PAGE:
- 2 lbs. Yukon gold potatoes, peeled and cut into 3/4-inch chunks
- 4 cups chopped leeks, white and light green parts, cleaned carefully* (3-4 leeks)
- 1/4 cup good olive oil
- kosher salt and freshly ground black pepper
- 3 cups baby arugula, lightly packed
- 1/2 cup dry white wine, plus extra for serving
- 6 to 7 cups chicken stock, preferably homemade (can substitute vegetable stock)
- 3/4 cup fat-free half and half
- 8 oz. non-fat plain Greek yogurt
- 1/4 cup freshly grated Parmesan, plus extra for garnish
- Crispy Shallots, recipe follows, optional
- Preheat the over to 400F. Combine potatoes and leeks on a sheet pan in a single layer. Add the olive oil, 1 tsp salt and 1/2 tsp pepper and toss to coat the vegetables evenly. Roast for 40 to 45 minutes, turning them with a spatula a few times during cooking, until very tender. Add the arugula and toss to combine. Roast for 4 to 5 more minutes, until the arugula has wilted. Remove pan from the over and place over two burners. Stir in the wine and 1 cup of chicken stock and cook over low heat, scraping up any crispy roasted bits sticking to the pan.
- In batches, transfer the roasted vegetables to a food processor fitted with the steel blade, adding the pan liquid and about 5 cups of the chicken stock to make a puree. Pour the puree into a large pot. Continue to puree the vegetables in batches until they're all done and combined in the large pot. Add enough of the remaining 1 to 2 cups of stock to make a thick soup. Add the half-and-half, Greek yogurt, 2 tsp salt and 1 tsp pepper and check the seasonings.
- When ready to serve, reheat the soup gently and whisk in 2 Tbls white wine and 1/4 cup of Parmesan. Serve hot with an extra grating of Parmesan and crispy shallots, if using, which I highly recommend!
- *My favorite way to clean leeks is to cut away the dark green leafy tops (I'm sure there are many uses for these but I generally toss them in the trash). Slice the light green/white cylinder lengthwise down the middle. Quickly rinse. Then slice the leeks into half-moons and place in a large bowl of cold water. When all the leeks are floating in the bowl give them a good massage with your hand, being careful not to disturb the bottom third of the bowl. When the leeks are thoroughly rinsed remove with fingers or a slotted spoon onto a paper towel to dry. When you empty the bowl you will find all of the dirt settled on the bottom.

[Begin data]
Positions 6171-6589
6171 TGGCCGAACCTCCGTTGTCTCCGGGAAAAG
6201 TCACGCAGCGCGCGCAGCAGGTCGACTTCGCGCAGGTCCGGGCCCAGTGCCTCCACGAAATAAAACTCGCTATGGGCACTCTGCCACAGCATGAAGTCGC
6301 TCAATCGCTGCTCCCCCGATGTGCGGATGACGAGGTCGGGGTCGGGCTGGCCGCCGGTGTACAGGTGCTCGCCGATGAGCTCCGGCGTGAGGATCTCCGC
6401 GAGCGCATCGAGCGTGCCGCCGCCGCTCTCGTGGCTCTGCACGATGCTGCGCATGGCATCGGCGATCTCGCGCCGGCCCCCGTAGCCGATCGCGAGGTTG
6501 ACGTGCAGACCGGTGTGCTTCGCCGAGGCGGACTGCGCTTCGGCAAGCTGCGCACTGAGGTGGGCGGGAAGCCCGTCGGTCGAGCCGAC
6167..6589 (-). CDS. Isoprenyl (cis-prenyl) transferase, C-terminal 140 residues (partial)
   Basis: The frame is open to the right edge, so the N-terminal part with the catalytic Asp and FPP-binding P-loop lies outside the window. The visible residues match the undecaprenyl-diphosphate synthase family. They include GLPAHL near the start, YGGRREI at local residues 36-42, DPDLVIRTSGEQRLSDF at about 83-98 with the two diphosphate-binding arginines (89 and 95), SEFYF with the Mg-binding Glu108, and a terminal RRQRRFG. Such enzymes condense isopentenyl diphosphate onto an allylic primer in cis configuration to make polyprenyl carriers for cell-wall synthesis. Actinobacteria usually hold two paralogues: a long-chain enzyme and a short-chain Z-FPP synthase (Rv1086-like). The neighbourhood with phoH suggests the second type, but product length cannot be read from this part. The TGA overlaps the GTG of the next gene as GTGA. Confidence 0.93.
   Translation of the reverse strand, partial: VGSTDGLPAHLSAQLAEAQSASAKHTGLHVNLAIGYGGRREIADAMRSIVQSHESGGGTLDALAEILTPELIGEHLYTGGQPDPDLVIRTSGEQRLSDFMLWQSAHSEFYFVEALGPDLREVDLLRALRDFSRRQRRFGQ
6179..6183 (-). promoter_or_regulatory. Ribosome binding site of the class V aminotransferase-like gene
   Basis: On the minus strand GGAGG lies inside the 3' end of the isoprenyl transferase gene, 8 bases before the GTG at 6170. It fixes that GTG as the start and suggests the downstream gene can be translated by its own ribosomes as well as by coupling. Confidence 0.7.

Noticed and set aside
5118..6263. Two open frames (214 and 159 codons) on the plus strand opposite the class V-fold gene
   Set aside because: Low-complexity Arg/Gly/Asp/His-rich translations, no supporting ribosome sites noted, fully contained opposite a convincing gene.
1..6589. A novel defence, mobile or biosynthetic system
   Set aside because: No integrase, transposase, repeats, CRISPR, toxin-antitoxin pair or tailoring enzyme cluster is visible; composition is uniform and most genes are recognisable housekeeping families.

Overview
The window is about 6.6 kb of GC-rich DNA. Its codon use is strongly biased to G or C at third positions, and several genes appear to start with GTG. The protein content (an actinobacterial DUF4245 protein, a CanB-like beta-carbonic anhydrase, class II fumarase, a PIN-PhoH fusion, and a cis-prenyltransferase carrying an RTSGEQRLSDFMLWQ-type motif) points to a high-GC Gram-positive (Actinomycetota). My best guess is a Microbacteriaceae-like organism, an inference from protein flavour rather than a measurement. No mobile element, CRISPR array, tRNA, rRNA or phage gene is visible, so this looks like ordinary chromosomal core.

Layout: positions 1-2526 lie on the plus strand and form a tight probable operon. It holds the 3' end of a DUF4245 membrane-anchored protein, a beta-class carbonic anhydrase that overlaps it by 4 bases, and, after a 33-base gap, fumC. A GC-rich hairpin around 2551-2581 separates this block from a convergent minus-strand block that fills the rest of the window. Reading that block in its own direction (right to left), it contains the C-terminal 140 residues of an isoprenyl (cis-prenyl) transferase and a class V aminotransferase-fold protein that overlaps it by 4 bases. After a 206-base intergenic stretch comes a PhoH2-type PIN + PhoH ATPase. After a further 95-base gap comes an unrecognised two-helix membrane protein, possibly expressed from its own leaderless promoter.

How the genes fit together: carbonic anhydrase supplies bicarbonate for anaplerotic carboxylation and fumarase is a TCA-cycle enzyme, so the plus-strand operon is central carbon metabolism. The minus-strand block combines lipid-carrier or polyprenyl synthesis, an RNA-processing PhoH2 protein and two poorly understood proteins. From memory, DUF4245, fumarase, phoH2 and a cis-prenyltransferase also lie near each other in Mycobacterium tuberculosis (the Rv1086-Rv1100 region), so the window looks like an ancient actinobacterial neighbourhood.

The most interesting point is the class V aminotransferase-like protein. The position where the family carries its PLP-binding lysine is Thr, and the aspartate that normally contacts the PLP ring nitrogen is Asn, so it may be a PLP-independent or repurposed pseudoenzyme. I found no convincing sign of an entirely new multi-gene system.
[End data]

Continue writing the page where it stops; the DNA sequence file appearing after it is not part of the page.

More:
- Crispy Shallots**
- makes about 1/2 cup
- 1 1/2 cups olive or vegetable oil
- 3 Tbls unsalted butter
- 5 to 6 shallots, peeled and sliced into thin rings
- Heat the oil and butter in a saucepan over medium-low heat until it reaches 220F on a candy thermometer. Reduce the heat to low, add the shallots, and cook for 30 to 40 minutes, until they are a rich golden brown. The temperature should stay below 260F. Stir the shallots occasionally to make sure they brown evenly. Remove them from the oil with a slotted spoon, drain well and spread out to cool on paper towels. Once they have dried and crisped, they can be stored at room temperature, covered, for several days.
- **If you decide to skip this somewhat labor-intensive step, a fantastic packaged alternative is Lars' Own Crispy Onions. They are sold at Whole Foods, gourmet stores and can even be purchased through Amazon. If you buy a container I guarantee that you'll be sprinkling them on everything.